Travel News

Foreigners needed to fill Singapore tech jobs crunch, says central banker - REUTERS

MAY 04, 2021

BY  Anshuman Daga

A boom in technology jobs across all sectors in Singapore and a shortage of tech workers means the country will have to rely on foreigners to fill the gap, Ravi Menon, the managing director of the Monetary Authority of Singapore said on Tuesday.

Singapore is emerging as a regional tech hub but headhunters say it faces a severe talent crunch as more firms move in. This is partly because of government policies to tighten foreign hiring to offset falling Singaporean employment amid the coronavirus pandemic. read more

Singaporeans make up just over one-third of the estimated 25,000 tech workforce in the local financial sector, Menon said during a webinar on job opportunities in the financial services and tech jobs in the industry.

"The competition for tech talent is economy-wide as more sectors embark on digitalisation," said Menon, adding that the pipeline of local tech graduates wasn't enough to fill the vacancies.

The city-state, an Asian base for many multi-nationals and banks, is home to global companies such as Facebook (FB.O) and Alphabet's Google (GOOGL.O), while ByteDance and Zoom (ZM.O) are hiring aggressively in the country of 5.7 million people.

The large mismatch between demand and supply of tech workers meant that "we have to continue to depend on foreigners to fill the growing vacancies for technology jobs over the next few years," Menon said.

"If we tighten this inflow excessively, it will impair not just the competitiveness of our financial centre but dampen the prospects for creating good jobs in the future, especially for Singaporeans," he said.

Singapore also needs to build a strong pipeline of local tech talent by involving financial institutions, individuals and the government, the central banker said.

The Singapore government has imposed tighter immigration curbs but also said it must remain open to overseas talent.

Effective this year, Singapore rolled out a new work visa for foreign executives of tech firms.

The country's total employment in 2020 shrank the most in more than two decades.

Vietnam Extends Quarantine Past 14 Days After India Variant Found - BLOOMBERG

MAY 04, 2021

(Bloomberg) -- Vietnam is keeping people in quarantine centers longer than the 14-day period in its latest step to prevent the spread of coronavirus amid the emergence of cases being traced to overseas travelers.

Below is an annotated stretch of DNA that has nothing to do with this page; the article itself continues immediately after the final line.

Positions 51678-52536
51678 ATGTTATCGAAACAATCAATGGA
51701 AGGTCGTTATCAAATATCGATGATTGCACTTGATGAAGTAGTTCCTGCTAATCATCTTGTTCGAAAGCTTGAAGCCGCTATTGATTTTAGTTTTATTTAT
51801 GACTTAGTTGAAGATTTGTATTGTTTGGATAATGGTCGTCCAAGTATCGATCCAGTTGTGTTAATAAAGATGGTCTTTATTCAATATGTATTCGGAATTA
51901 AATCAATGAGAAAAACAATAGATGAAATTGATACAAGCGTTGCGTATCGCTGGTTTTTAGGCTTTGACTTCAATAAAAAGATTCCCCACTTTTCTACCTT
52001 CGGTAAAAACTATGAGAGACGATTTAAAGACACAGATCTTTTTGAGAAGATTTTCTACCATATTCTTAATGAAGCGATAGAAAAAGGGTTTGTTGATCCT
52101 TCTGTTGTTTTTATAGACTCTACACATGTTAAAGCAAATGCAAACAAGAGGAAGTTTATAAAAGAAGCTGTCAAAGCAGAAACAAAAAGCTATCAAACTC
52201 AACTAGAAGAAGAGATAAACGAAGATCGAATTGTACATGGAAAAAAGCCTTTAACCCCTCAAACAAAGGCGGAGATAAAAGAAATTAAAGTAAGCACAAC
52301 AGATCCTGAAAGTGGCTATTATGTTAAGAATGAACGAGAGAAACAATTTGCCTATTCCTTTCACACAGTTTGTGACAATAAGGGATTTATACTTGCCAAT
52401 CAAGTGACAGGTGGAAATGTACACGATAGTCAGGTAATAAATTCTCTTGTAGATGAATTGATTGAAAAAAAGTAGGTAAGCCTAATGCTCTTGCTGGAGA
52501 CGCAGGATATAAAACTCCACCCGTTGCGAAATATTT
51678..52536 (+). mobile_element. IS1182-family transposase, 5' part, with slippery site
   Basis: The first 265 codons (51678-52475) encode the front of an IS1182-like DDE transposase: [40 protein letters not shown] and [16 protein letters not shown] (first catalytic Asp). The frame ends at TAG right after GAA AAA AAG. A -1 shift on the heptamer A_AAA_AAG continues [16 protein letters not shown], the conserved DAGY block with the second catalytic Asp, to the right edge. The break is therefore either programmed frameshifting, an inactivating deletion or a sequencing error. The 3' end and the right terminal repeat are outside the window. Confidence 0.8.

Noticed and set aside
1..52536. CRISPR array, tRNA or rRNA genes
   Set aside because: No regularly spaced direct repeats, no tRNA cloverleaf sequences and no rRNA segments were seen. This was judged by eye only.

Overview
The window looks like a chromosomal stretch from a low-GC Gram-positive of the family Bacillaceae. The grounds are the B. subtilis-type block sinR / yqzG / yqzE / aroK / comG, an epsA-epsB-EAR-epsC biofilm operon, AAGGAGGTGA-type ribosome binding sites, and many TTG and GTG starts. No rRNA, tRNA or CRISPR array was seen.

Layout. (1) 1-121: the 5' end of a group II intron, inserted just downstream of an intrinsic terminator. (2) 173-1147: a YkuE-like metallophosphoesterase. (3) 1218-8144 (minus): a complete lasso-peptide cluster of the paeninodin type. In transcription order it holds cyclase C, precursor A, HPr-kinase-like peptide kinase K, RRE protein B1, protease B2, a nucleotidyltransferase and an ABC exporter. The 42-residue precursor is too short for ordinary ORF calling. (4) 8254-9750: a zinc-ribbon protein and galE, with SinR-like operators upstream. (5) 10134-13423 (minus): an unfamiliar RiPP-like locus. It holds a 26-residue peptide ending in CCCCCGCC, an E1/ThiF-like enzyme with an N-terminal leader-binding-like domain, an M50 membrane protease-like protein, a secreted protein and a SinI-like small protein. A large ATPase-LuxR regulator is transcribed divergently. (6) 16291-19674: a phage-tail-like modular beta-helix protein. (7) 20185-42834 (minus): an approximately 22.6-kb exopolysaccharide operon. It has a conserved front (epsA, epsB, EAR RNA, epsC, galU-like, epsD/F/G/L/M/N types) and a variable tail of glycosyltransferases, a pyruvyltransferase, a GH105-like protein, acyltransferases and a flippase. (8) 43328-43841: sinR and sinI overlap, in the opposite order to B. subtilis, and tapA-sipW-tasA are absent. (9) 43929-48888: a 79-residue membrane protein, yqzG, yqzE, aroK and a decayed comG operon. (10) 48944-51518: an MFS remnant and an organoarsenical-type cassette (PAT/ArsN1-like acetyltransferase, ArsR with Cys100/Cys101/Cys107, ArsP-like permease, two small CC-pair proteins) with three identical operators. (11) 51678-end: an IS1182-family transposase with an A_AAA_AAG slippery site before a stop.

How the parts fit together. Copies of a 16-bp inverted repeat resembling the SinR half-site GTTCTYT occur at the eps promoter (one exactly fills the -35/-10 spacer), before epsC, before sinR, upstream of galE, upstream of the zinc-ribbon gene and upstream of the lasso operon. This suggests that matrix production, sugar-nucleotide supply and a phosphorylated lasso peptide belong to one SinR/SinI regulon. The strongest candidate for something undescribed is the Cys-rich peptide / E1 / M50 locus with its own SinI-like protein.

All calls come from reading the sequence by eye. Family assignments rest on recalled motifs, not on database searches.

Provinces were instructed by the health ministry to “temporarily keep” in quarantine until further notice people who have completed the 14-day isolation, according to a post on the government website. Three patients in Vinh Phuc were found to be carrying a virus variant first detected in India, the health ministry said.

Authorities are scrutinizing cases including that of an Indian national who checked into a hospital in Hanoi on May 3 and tested positive for Covid-19 earlier on Tuesday. This was after he had completed the required 14-day quarantine when he arrived in Vietnam on April 17. He isolated in a hotel in the coastal city of Haiphong and tested negative twice after ending quarantine.

It’s Not Just India. New Virus Waves Hit Developing Nations (2)

The Hanoi government has placed the apartment building that’s home to about 1,500 people including the Indian national under temporary lockdown, according to the city’s health department. Authorities are also keeping a close watch on the case of a hotel staff member in Danang whose transmission is still unknown, Tuoi Tre newspaper reported.

Vietnam, which has among the lowest number of infections in Southeast Asia, has ordered movement restrictions after domestic Covid-19 cases flared up for the first time in a month. The nation is lagging peers in the region on vaccination, according to Bloomberg’s vaccine tracker.

Hanoi has shut schools, tourism sites and sidewalk eateries while Ho Chi Minh City shuttered cinemas, spas and gaming venues and suspended conferences. As of the morning of May 4, Vietnam had a total of 2,985 cases and 35 deaths.

When can we start travelling overseas again? - THE CANADIAN PRESS

MAY 04, 2021

Itching to travel again? You're not alone.

One Ottawa travel agency says people are booking Caribbean and resort vacations for as early as this September and cruises are quickly filling up for next year.

"A lot of people are booking now because they've had their first vaccine," said Carolyn Pernari, president of Centrum Travel-CWT Vacations. "Everyone's just feeling more comfortable to take that plunge."

In the past month, Pernari said, she's seen a big jump in overseas vacation bookings, especially for fall and winter 2021. Cruises are in hot demand for 2022 while Canadians are also planning domestic travel.

"It's been related to the actual vaccination rollout, for sure. People just think that they're going to be vaccinated by September, so that they're going to be safe to travel after that."

  • Each day this week, CBC Ottawa is asking one question that's been on people's minds as vaccine campaigns pick up across Canada. This is part one.